In the town of Hayton, the most interesting thing to occur is a cat being stuck in a tree. Likewise, the most entertaining activities to busy yourself with are equivalent to watching paint dry. Needless to say, when Jessie arrived for the first time, he wasn’t very impressed. Though the town lacked the essential needs to be captivating, Jessie decided to give it a chance. Besides, it was his new home
Uncle Tom picked Jessie up from the vacant train station around noon and he was told that his Aunt Leslie was preparing a feast.
“Dear, Lord,” she exclaimed with a hearty laugh when they parked the car and walked up to the front porch where she was waiting, “You’re all skin and bones!”
As far as first impressions went, Jessie had a feeling his new home was going to be as warm and welcoming as Aunt Leslie’s suffocating hugs. His mood improved greatly.
“‘Ello… ma’am,” he grunted, his face squished between his Aunt’s arms and apron.
“Oh, look at you! You’re so charming. We are so glad to have you here! Come now, grab your things; let’s get you inside to meet the rest of the family!” she said, leading Jessie into the living room. She stood by the staircase and yelled, “Alice, darling, come here! You, too, Liam!”
Almost instantly, a petite girl with sun-bright pigtails came bouncing down. She smiled, and Jessie could see she was missing a few of her teeth. She walked gracefully over to him, took his hand in hers, shook it as hard as she could (which was not very hard), and drifted over to the yellow couch. She sat down and rested her head on her arm, her piercing blue eyes studying Jessie attentively.
“Liam? Liam! That boy, I swear,” Aunt Leslie muttered and rested both of her hands on her hips. “Liam Adam Kingsley, you better not be peaking at your birthday presents or my wrath will come pouring down on you!”
“I’m here, I’m here!” A voice yelled back hurriedly. A young boy bolted down the stairs and stopped in front of his frowning mother. His hair, like Alice’s, was nearly blinding. “Sorry, ma. I was folding my clothes and putting them away,” he said, giving her a nervous smile.
“Mmm-hm,” she replied and shook her head slowly. “Go greet your cousin.”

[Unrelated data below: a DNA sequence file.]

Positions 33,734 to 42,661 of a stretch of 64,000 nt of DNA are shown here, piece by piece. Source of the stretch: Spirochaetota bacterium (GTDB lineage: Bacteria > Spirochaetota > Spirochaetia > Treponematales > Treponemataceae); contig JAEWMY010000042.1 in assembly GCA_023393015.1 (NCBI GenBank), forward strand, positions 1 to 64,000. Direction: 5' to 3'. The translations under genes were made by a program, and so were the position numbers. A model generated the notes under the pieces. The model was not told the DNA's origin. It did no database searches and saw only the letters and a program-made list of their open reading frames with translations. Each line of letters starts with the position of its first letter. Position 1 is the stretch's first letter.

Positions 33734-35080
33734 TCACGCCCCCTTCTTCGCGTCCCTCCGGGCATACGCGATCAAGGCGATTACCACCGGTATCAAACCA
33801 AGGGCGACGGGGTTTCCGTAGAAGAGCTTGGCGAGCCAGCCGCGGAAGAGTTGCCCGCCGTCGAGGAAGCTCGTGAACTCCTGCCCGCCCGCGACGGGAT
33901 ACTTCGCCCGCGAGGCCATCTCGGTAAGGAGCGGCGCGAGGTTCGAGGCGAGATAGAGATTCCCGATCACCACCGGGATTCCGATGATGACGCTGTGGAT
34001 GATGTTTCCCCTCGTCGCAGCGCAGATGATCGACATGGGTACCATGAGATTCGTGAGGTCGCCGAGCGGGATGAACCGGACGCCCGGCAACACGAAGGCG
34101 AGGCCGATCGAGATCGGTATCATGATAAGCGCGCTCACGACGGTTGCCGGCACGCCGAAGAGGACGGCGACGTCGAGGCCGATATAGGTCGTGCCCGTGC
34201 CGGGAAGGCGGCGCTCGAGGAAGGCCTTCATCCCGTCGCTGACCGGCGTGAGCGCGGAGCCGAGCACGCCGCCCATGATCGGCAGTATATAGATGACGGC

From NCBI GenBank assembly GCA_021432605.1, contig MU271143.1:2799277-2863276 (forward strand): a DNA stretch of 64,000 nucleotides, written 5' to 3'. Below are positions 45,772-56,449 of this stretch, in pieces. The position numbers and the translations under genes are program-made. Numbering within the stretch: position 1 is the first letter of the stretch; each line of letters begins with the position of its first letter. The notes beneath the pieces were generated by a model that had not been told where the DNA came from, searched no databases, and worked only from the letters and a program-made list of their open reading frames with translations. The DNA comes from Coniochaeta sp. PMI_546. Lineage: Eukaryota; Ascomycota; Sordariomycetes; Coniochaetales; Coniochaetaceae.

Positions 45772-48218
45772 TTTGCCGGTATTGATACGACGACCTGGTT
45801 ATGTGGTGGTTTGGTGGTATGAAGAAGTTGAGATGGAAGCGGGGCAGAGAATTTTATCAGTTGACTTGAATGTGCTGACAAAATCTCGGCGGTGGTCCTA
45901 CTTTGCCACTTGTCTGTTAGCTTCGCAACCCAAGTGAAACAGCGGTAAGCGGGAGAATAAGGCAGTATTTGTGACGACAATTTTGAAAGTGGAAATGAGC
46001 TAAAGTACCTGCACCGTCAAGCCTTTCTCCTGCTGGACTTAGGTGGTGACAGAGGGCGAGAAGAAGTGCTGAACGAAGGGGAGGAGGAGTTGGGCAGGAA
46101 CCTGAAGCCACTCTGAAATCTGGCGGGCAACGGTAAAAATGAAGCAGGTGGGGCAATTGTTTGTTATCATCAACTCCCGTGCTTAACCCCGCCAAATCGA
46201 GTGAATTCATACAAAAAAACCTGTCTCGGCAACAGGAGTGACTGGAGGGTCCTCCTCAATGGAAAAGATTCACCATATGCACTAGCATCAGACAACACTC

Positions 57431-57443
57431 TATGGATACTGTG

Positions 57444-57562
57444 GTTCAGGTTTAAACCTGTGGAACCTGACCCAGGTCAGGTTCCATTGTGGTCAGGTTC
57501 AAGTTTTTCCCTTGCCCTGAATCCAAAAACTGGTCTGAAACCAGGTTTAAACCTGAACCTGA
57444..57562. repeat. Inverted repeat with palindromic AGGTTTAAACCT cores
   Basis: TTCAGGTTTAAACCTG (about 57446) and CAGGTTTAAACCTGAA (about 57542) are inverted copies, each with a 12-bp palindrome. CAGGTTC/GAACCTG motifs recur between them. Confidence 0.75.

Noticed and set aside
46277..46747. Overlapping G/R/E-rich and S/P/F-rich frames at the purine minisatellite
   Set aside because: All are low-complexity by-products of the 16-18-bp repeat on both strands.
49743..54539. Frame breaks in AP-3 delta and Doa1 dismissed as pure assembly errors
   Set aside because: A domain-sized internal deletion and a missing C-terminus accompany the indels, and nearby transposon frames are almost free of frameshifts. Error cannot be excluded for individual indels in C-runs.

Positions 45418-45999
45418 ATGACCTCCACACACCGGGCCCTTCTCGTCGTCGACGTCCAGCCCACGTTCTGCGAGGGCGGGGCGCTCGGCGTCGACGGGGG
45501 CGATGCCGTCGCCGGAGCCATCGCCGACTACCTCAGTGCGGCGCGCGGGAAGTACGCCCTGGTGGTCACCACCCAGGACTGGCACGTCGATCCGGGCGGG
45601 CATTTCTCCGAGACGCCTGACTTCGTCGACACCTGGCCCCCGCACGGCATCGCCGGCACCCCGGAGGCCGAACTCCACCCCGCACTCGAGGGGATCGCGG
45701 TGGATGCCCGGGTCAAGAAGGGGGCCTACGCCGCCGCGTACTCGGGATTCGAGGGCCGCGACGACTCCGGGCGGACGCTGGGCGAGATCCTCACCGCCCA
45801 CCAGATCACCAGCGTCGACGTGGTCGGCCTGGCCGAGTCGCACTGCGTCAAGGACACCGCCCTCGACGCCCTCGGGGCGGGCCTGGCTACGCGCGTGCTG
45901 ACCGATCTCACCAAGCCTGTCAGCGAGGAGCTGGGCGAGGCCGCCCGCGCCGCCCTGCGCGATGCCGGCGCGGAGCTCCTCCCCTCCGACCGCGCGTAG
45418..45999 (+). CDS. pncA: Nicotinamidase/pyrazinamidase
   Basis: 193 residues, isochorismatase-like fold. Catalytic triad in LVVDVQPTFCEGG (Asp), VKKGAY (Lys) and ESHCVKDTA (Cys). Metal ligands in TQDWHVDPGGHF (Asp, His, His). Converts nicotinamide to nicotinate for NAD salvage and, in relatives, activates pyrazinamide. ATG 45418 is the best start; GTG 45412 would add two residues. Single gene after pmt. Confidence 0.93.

Liam turned and walked over to Jessie and held out his hand for him to take.
“Hi, I’m Liam!” he beamed. Jessie was an inch taller than Liam, but Liam’s frame was slightly thicker and he had a boyish smile. “You’re Jessie. Do you like rocks, Jessie?”
Jessie pulled a face. Liam took the hint.
“You know, granite, basalt. Stuff like that.”
Jessie made a sound of realization and nodded.
“I’ve got some from all over the UP, the Grand Canyon, even a few from the outskirts of Area 51!”
Jessie’s face lit up and he mouth fell in awe.
“Do you like extraterrestrials?” Another nod came from Jessie. “I’ve taken a liking to the concept, but I think it’s a lie,” Liam frowned. Jessie shrugged and grinned. “You know what? You’re kinda like Alice. She doesn’t talk much either. Why’s that?”
Jessie’s smile faded.
“Liam!” both Aunt Leslie and Uncle Tom scolded in unison.
“That was very rude!” Aunt Leslie chided. “Apologize this instant.”
“Oh, gee, I’m super sorry, Jessie,” Liam said, a genuine look of regret in his eyes. “I’m sorry. Do-… do you need a tissue?”
Jessie blinked, his eyebrows knitted together. Why would he need a tissue? He raised his hand and felt his face which was wet with tears. Where did those come from? His eyes darted over to Alice (her eyes were the size of flying saucers) then to Aunt Leslie and Uncle Tom who wore the same sympathetic expression that everyone those days seemed to wear around Jessie. Finally, his gaze landed on Liam. His face was painted with worry and confusion.
He didn’t know, Jessie realized. Liam didn’t know about any of the misfortune, and Jessie was glad. Finally, someone who had no knowledge of what happened.
“I-it’s o-okay,” Jessie said, tripping over every word. “I-I’m f-f-fine.”
Liam grinned as if nothing had happened and pulled Jessie up the stairs to show him where he’d be staying.
Sunday came and Jessie awoke with a splitting headache, but he remained silent and didn’t complain to anyone to be less of the burden he felt he was. In what seemed to be no time at all, Jessie was dressed, fed, and sitting in the back of his cousins’ Volkswagen. Liam spoke distantly to Alice while Jessie rested his head against the cool window, closed his eyes and drifted off into space.
During mass, the music was twice as loud and every hymn book or Bible dropped was like a crack of thunder right beside Jessie’s ear. The Homily was gibberish to his ears and he nearly fell asleep twice, each time jerking upward and glancing around to see if anyone noticed.
“Are you alright, Jess?” Liam whispered.
“‘m f-fine,” he croaked.
Church dismissed in a daze and Jessie found himself sitting at a wooden table outside in the mid-August sun with a hot dog and chips in front of him.
“Eat up, Jessie. Then, you can go join Liam and the other kids,” Aunt Leslie said.
Doing as he was told, he ate and stumbled over to the edge of the forest where Liam and a few other kids were sitting. There was a boy with a permanent scowl on his face standing next to a girl who had emerald eyes. Alice was there, too, which Jessie found odd; all of the younger children were playing soccer by the adults. She was the first to see Jessie and waved. Liam’s head spun around and he smiled.
“Everyone, this is Jessie,” he announced. Jessie gave a tiny wave. “Jessie, this is Jacob and Emma Adams.”
Jacob glared at Jessie with such hatred that he didn’t know could even exist. He wouldn’t have been surprised if Jacob growled and jumped at him like a rabid dog, but he didn’t. He instead leaned against a tree and crossed his arms across his chest.
Emma was the complete opposite of her brother. Her smile was genuine and full of happiness. Her eyes sparkled in the sunlight and she had rich, brown hair. Jessie couldn’t help but stare.
“Hello, Jessie, I’m Emma,” she stood and held out her hand. Jessie slowly took her hand and shook it. “How are you?”